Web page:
Jakowlew v Nestor Primecare Services Ltd (t/a Saga Care) and another UKEAT/0431/14

Why care?

The Transfer of Undertakings (Protection of Employment) Regulations 2006 (TUPE) operate to transfer the employment of those who are "assigned to the organised grouping of ... employees that is subject to the relevant transfer" on their existing terms and conditions (regulation 4(1)).

In this case, the EAT had to decide whether a client's instruction to a service provider to remove a particular employee from the group of employees carrying out the service (although the employer had not done so) meant that the employee was no longer assigned to the "organised grouping of employees" for the purposes of a service provision change under TUPE.

The case

The claimant worked for Saga as a care manager, principally on a contract with London Borough of Enfield. The parties agreed that TUPE applied so that employees assigned to the Enfield contract would transfer from Saga to Westminster Homecare Ltd. Shortly before the contract finished with Saga and started with Westminster, the claimant fell out with her line manager, was suspended and then issued with a final written warning one working day prior to the expiry of the contract with Enfield. At the hearing, the claimant was also advised that her employment would transfer to Westminster by virtue of TUPE. However, Enfield asked Saga to remove her from the contract, as was their right under their agreement. Saga objected to this, only agreeing that the claimant could be removed from the contract after the transfer date.

Following the change in service provider, there was considerable confusion between the parties as to whether or not the claimant's employment had, in fact, transferred. Saga continued to pay her throughout and finally dismissed her on grounds of redundancy. The claimant asserted that her employment had transferred to Westminster under TUPE and brought unfair dismissal claims against both Saga and Westminster. However the employment tribunal held that the instruction issued by Enfield had effectively removed the claimant from the provision of the service. Accordingly, she was no longer employed in the organised grouping of employees at the time that Saga ceased to provide the services. Her employment had not transferred and she remained an employee of Saga.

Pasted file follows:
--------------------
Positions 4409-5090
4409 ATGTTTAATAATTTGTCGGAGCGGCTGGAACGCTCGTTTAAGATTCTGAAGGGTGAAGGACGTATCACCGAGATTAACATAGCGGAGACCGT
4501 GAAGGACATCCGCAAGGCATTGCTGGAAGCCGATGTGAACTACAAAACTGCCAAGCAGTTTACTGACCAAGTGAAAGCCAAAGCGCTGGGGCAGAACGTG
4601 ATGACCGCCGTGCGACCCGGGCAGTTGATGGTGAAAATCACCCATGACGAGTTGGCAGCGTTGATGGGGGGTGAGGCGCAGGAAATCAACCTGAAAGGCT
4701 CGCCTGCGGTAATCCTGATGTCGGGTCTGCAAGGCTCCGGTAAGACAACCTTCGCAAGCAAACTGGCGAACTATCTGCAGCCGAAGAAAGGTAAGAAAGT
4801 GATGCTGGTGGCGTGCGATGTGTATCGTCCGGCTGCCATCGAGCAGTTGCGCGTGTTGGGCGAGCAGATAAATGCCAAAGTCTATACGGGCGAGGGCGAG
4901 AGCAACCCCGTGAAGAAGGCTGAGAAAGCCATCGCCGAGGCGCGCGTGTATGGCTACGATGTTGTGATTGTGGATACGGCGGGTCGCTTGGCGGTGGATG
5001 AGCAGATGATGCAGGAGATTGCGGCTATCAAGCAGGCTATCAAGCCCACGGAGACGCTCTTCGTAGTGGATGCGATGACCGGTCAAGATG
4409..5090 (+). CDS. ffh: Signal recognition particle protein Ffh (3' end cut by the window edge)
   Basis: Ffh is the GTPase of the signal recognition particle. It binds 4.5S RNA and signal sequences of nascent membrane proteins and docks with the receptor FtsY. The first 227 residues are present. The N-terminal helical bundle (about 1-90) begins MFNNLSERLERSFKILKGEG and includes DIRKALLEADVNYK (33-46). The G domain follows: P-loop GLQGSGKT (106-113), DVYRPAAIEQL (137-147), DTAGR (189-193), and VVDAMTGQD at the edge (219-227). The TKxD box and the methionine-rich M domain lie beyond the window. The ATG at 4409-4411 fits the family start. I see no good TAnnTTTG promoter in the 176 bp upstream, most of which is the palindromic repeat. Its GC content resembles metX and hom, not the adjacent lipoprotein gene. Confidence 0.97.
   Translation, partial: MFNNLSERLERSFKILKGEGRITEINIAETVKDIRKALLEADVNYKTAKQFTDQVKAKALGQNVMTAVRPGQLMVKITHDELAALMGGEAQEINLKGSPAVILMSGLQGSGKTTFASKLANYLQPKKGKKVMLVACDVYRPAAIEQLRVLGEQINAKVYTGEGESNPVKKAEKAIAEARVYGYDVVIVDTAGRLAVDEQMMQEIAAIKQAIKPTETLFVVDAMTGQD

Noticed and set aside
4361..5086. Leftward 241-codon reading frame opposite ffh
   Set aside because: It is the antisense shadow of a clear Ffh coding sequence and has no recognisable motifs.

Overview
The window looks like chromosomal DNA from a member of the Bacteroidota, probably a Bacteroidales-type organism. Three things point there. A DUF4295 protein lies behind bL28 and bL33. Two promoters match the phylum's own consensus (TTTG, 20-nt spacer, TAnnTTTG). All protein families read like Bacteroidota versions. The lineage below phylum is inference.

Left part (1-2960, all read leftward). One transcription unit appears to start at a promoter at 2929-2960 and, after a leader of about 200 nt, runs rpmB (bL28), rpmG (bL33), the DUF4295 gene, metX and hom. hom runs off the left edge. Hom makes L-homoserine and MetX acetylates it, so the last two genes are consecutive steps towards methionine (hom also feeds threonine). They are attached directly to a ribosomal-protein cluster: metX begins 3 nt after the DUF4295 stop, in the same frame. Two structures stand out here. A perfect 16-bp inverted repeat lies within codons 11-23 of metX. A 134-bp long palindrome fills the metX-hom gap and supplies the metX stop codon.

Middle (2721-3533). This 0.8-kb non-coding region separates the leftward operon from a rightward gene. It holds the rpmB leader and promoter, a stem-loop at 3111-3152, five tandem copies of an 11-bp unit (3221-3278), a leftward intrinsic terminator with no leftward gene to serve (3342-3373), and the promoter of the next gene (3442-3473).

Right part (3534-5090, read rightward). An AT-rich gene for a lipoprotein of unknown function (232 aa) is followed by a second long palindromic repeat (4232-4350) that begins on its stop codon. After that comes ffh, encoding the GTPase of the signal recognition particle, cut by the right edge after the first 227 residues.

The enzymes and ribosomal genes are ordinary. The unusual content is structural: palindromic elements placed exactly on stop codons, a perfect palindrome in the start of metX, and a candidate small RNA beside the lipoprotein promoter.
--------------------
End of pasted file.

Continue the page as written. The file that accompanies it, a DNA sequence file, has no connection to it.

The claimant appealed to the EAT. It overturned the tribunal's decision, upheld the appeal and held that the claimant's employment had transferred. The EAT found that as Saga had not acted on Enfield's request to remove the claimant from the contract at the date of the transfer; she remained assigned and should transfer. HHJ Richardson held that "It is the employer or those whom the employer has authorised who decide to what grouping of workers an employee is assigned". It distinguished the earlier case of Robert Sage Ltd (t/a Prestige Nursing Care Ltd) v O'Connell and others UKEAT/0336/13, in which the service provider had in fact removed the client from the provision of the service on the client’s instructions and he was therefore no longer assigned to the grouping. While in Robert Sage the employer had acted on the client's instructions, in this case, Saga had not.

The EAT concluded that the tribunal had made an error of law in disregarding Saga's actions on receipt of the instruction from Enfield and in finding that Enfield's instruction alone had the effect of re-assigning her. Accordingly, the EAT substituted a finding that the claimant was assigned to the organised grouping and that her employment had transferred to Westminster.

What to take away

Since Saga had refused to act on the instruction of its client, Enfield, to remove the claimant from the provision of the service, she had not been re-assigned and therefore her employment transferred to the new service provider under TUPE. However, had she actually been removed, then she would have fallen outside the organised grouping.